This past week, the meeting of Muhlenberg Fiscal Court included a discussion of efforts to address the public littering problem in the community.
And let’s all be honest, it’s a matter that has long been out of control.
While we understand the cost of ridding yourself of household trash and refuse is a challenging one, the option of simply throwing it on the ground or in an illegal dump is no option at all.
It is our view doing so actually demonstrates how little self-pride and pride in Muhlenberg County the offenders actually have.
Trash and litter on our roadsides, in illegal dumps and just strewn across residential yards and property is not only an eyesore and embarrassment to all, it is also an environmental threat.
As a county with many creeks and streams leading to the Green and Pond Rivers, which ultimately lead to the Ohio and Mississippi Rivers and on to the Gulf, much of this trash will also end up being everyone’s problem.
Kentucky is known nationwide as one of the most beautiful of our United States, but it is up to all of us to take care of it.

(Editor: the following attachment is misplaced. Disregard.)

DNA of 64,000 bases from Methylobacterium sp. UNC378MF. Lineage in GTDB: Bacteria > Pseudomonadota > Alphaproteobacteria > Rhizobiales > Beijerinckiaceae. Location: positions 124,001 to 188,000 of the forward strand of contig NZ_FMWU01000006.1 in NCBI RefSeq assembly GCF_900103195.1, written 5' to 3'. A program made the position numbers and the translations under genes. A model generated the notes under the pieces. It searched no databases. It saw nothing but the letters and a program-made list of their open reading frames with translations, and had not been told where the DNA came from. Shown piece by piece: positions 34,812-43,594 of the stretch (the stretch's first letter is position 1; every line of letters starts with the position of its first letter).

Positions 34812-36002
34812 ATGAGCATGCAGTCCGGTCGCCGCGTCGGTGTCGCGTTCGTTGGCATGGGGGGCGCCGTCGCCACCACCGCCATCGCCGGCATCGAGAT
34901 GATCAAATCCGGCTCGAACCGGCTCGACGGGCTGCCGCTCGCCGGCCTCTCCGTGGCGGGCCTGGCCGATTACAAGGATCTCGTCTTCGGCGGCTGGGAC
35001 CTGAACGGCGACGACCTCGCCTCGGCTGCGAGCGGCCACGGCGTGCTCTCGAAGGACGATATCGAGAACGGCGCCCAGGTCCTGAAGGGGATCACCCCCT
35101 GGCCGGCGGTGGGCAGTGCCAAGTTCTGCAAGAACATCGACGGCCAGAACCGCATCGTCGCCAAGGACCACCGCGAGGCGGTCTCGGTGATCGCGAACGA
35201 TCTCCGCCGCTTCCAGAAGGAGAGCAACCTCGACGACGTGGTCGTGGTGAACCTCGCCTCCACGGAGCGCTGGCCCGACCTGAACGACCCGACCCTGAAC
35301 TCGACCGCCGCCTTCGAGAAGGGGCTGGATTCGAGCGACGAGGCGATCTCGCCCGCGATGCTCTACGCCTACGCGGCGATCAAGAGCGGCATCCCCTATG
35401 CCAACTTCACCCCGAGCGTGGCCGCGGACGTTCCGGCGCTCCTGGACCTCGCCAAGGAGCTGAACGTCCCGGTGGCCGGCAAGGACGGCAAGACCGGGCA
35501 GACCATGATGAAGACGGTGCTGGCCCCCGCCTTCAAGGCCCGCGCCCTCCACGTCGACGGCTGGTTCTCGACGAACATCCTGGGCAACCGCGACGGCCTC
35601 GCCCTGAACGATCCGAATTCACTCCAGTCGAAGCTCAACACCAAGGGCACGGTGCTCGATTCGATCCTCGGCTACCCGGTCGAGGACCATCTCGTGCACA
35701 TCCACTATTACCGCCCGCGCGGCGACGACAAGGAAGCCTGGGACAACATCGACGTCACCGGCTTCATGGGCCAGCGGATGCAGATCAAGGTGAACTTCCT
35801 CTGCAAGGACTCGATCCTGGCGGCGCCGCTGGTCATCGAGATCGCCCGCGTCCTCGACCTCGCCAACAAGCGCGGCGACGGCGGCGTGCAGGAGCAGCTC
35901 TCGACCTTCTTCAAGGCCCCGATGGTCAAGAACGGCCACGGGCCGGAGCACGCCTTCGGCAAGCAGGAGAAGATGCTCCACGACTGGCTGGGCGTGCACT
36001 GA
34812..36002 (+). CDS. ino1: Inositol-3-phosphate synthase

We dare say every person — man, woman or child — who throws litter onto the ground knows better the moment they consider doing so.
Now Muhlenberg County — which is already cash-strapped — is faced with addressing the problem, and finding a way to pay for it.
Too many say, “Well, just let the jail crews pick it up,” and that is partly going to happen, but that costs funds the county has little of.
There is a community effort growing, but we encourage everyone in this county to take an active role and to accept their responsibility.
Mother government should not have to take care of everything for us, and simply put, jail inmates are not property for the community to use on whatever issue they do not want to tackle themselves.
Just as the potential sale of any piece of real estate depends heavily upon “curb appeal,” so, too, does economic development and investment by outside sources.
Public litter does not help at all.
We applaud the county government and community leaders for these early discussions to address this serious problem.
Not only do we encourage clean-up, but also prosecution of offenders and self-pride.
— Central City Leader-News